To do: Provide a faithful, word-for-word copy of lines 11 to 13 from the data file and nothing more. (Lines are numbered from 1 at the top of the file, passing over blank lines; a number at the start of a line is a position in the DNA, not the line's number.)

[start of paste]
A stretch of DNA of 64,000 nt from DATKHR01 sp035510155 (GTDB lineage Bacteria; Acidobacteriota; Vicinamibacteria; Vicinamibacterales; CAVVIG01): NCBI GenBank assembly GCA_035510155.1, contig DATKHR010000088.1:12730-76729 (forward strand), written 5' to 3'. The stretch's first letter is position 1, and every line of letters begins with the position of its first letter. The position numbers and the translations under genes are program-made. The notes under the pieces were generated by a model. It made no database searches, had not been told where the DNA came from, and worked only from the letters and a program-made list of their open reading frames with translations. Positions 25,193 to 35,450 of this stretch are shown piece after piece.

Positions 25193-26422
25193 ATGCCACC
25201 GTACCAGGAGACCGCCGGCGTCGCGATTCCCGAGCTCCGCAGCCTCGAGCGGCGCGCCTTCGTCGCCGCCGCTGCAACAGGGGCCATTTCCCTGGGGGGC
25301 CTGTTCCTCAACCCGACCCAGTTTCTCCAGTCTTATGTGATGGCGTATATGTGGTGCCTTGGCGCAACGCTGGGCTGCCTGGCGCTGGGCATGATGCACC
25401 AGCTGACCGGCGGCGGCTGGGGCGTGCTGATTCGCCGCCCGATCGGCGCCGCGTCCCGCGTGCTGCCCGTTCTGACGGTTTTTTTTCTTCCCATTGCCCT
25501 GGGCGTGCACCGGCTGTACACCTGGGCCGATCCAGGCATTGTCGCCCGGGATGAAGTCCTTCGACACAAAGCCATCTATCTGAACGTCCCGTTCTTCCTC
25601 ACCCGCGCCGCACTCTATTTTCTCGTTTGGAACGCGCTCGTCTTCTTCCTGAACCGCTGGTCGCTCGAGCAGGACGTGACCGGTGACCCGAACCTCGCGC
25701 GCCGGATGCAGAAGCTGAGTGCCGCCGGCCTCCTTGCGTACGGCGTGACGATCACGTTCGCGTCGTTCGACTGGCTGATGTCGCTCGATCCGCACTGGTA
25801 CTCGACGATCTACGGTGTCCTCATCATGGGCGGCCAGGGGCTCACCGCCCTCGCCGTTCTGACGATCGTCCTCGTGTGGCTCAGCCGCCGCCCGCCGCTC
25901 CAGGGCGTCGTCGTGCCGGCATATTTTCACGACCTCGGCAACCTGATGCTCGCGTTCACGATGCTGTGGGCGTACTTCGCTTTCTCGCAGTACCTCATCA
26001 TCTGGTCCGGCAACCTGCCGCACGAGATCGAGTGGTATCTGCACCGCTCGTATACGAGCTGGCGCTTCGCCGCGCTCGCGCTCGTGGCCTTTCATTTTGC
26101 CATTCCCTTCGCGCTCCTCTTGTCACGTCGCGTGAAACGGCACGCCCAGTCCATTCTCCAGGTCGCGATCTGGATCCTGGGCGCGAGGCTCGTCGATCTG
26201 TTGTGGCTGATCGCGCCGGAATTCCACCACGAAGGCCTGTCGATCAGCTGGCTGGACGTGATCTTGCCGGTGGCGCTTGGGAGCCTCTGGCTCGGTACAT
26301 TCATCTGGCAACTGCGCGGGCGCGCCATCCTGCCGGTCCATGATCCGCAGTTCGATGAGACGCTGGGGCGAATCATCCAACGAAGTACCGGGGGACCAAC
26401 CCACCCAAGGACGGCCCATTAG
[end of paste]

25901 CAGGGCGTCGTCGTGCCGGCATATTTTCACGACCTCGGCAACCTGATGCTCGCGTTCACGATGCTGTGGGCGTACTTCGCTTTCTCGCAGTACCTCATCA
26001 TCTGGTCCGGCAACCTGCCGCACGAGATCGAGTGGTATCTGCACCGCTCGTATACGAGCTGGCGCTTCGCCGCGCTCGCGCTCGTGGCCTTTCATTTTGC
26101 CATTCCCTTCGCGCTCCTCTTGTCACGTCGCGTGAAACGGCACGCCCAGTCCATTCTCCAGGTCGCGATCTGGATCCTGGGCGCGAGGCTCGTCGATCTG